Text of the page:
04/24/2013 03:05 pm ET | Updated Jun 24, 2013

I was in the car, driving through New Jersey. Industrial waste on the left, sickly yellow grass on the right. Above us, a cloudy sky with patches of blue every mile or so.

Then, my father's phone rang. He picked it up. I could faintly hear my exasperated aunt on the other end. Being a disinterested teenager, I though nothing of this phone call, brushing it off as another peek at my ominously boring adulthood. But as the color drained from my father's face, as his jaw became clenched, and as his knuckles turned white, I realized there was something wrong. Terribly, terribly wrong. Soon the call ended, and Dad explained, slowly and somberly, what had happened.

Over the week, I stayed with my grandparents and the bits of information that I heard I slowly priced to gather in my mind. Where, when, who, what... Why? That remained unanswered. The whole thing, even though I was 300 miles away, shook my to my core. My heart was constantly rising in my throat, like a balloon filled with helium. I longed to go home. Some days I felt forgiveness. Others, searing hate. Sometimes I just felt nothing at all.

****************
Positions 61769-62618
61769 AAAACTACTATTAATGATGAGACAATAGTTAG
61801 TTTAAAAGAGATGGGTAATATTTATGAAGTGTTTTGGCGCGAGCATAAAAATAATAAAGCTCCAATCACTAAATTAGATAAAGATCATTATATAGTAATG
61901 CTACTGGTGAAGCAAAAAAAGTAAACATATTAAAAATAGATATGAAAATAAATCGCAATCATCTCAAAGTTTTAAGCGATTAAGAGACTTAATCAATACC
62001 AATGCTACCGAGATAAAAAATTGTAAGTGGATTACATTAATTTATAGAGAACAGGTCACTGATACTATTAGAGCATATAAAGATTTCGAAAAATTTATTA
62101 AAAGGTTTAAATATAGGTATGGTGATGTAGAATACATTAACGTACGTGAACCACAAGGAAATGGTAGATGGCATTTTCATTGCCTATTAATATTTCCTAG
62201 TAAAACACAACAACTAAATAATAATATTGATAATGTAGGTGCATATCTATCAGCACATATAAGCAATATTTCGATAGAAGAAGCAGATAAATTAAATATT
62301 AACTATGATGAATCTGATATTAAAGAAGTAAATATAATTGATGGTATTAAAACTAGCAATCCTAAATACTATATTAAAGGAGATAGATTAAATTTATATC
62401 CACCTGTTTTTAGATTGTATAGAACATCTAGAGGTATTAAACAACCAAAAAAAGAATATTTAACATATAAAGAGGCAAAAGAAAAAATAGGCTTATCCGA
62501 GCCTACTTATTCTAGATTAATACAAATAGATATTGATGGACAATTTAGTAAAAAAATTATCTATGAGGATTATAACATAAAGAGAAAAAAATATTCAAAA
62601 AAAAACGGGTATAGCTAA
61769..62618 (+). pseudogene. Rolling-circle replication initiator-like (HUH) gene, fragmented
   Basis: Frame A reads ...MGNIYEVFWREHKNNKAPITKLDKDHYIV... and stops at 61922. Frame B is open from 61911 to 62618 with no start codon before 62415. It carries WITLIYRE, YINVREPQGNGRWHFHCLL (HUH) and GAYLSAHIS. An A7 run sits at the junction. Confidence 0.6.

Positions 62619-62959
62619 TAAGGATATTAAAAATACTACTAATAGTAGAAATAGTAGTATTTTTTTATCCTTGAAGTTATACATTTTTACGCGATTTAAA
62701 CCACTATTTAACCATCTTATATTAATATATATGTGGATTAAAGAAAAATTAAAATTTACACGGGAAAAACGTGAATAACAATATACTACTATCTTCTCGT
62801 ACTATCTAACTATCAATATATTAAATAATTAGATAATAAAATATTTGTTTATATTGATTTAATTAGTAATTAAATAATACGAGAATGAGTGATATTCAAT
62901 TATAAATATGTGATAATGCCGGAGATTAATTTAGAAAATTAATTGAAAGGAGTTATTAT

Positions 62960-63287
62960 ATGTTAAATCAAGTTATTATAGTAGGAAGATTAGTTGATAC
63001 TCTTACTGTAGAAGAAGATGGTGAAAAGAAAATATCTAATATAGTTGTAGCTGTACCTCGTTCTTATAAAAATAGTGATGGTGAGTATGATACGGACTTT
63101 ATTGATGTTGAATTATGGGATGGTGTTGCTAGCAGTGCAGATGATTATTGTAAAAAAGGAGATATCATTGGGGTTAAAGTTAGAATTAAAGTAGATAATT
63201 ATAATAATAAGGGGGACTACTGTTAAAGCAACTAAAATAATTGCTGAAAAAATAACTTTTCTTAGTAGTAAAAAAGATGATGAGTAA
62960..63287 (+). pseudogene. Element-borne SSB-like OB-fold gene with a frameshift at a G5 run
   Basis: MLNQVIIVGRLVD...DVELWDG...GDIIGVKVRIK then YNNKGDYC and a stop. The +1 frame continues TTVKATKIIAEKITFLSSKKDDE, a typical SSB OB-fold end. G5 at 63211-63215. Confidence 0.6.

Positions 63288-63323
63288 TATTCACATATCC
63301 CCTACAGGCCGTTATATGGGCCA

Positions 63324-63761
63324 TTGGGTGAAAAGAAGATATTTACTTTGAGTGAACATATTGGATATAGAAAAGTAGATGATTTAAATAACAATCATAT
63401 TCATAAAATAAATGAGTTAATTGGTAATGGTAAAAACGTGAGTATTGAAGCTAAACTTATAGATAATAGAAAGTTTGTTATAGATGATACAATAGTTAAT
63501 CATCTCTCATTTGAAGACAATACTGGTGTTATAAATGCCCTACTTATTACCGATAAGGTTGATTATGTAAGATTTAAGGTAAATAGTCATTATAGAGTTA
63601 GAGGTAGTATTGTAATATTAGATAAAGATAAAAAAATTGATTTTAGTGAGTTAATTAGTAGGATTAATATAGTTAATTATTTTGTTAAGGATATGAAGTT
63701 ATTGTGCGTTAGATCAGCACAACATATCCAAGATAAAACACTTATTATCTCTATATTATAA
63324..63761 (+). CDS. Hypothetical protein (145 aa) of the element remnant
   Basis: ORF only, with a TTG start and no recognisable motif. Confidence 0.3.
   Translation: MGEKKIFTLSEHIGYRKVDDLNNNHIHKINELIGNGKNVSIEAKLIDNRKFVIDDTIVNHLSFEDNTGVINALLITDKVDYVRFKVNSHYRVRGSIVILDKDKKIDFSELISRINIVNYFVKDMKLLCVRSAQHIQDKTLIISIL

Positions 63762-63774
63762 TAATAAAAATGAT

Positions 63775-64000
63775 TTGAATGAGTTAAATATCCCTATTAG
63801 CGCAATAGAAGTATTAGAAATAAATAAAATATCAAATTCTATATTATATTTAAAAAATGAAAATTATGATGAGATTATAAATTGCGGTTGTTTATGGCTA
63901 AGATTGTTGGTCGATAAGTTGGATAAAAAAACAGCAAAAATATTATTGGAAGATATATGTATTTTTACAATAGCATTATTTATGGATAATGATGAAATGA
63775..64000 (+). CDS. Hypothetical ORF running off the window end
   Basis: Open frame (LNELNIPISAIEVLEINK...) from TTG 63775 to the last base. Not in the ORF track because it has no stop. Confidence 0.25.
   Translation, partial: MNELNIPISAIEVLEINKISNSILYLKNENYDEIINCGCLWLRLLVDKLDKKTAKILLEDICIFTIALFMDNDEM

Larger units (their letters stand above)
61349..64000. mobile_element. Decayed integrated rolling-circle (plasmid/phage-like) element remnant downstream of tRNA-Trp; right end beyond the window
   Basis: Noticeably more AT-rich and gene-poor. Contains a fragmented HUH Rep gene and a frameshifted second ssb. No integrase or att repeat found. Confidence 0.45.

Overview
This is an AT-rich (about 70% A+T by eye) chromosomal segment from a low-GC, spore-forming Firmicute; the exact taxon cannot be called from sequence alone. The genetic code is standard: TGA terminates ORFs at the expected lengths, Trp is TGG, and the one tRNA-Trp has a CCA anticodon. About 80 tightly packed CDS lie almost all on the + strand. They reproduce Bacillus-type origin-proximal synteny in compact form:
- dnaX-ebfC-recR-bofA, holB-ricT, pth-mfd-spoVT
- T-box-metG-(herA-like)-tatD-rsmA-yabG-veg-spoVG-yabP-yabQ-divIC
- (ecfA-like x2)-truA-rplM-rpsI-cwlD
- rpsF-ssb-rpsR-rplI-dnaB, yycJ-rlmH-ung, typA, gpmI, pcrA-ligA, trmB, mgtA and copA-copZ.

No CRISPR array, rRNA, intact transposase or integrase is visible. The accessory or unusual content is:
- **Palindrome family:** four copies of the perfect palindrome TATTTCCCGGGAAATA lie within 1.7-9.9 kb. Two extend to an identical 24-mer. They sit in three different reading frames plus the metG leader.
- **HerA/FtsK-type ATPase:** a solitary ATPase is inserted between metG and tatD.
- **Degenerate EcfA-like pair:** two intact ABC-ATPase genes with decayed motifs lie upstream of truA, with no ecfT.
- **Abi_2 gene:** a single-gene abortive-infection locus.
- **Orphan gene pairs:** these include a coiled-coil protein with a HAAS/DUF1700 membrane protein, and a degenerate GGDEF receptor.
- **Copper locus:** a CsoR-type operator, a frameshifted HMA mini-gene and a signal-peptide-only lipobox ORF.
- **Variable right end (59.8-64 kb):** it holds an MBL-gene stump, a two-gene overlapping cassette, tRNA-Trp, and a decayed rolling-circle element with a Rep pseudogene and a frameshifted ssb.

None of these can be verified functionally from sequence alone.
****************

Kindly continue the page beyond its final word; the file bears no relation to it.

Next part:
I can't even begin to understand the grief of the families of the deceased. I can only know their confusion. I sit here, asking "Why?" I ask anyone, but no one answers me back.

As a child, I learn everything I know from adults, but in a time like this, they have no answers. I look to the television, but it has none, either. I feel a sort of unnatural calm, like that of which comes before a storm. When something like this happens, you are surprised, especially if the only thing blocking you from it is your front door.